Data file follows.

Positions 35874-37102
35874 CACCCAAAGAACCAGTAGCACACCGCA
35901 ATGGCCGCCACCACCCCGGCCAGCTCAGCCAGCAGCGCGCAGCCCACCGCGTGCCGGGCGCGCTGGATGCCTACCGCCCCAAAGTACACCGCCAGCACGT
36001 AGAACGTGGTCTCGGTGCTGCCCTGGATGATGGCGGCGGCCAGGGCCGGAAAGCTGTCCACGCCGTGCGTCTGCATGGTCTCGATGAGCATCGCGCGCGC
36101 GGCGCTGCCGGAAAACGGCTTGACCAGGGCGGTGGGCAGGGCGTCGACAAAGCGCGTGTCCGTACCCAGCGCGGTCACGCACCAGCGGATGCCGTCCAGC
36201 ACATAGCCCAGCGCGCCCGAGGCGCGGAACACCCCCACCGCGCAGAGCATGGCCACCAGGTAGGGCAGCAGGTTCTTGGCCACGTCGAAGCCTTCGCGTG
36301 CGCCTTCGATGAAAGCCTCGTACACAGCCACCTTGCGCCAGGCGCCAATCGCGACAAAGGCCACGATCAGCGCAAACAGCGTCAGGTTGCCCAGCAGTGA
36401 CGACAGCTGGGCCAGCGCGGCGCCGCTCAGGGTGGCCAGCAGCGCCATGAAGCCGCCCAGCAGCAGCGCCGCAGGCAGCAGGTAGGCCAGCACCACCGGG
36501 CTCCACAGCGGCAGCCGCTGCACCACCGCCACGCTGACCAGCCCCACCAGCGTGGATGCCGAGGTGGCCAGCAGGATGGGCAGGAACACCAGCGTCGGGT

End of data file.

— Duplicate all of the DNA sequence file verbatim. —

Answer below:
Positions 35874-37102
35874 CACCCAAAGAACCAGTAGCACACCGCA
35901 ATGGCCGCCACCACCCCGGCCAGCTCAGCCAGCAGCGCGCAGCCCACCGCGTGCCGGGCGCGCTGGATGCCTACCGCCCCAAAGTACACCGCCAGCACGT
36001 AGAACGTGGTCTCGGTGCTGCCCTGGATGATGGCGGCGGCCAGGGCCGGAAAGCTGTCCACGCCGTGCGTCTGCATGGTCTCGATGAGCATCGCGCGCGC
36101 GGCGCTGCCGGAAAACGGCTTGACCAGGGCGGTGGGCAGGGCGTCGACAAAGCGCGTGTCCGTACCCAGCGCGGTCACGCACCAGCGGATGCCGTCCAGC
36201 ACATAGCCCAGCGCGCCCGAGGCGCGGAACACCCCCACCGCGCAGAGCATGGCCACCAGGTAGGGCAGCAGGTTCTTGGCCACGTCGAAGCCTTCGCGTG
36301 CGCCTTCGATGAAAGCCTCGTACACAGCCACCTTGCGCCAGGCGCCAATCGCGACAAAGGCCACGATCAGCGCAAACAGCGTCAGGTTGCCCAGCAGTGA
36401 CGACAGCTGGGCCAGCGCGGCGCCGCTCAGGGTGGCCAGCAGCGCCATGAAGCCGCCCAGCAGCAGCGCCGCAGGCAGCAGGTAGGCCAGCACCACCGGG
36501 CTCCACAGCGGCAGCCGCTGCACCACCGCCACGCTGACCAGCCCCACCAGCGTGGATGCCGAGGTGGCCAGCAGGATGGGCAGGAACACCAGCGTCGGGT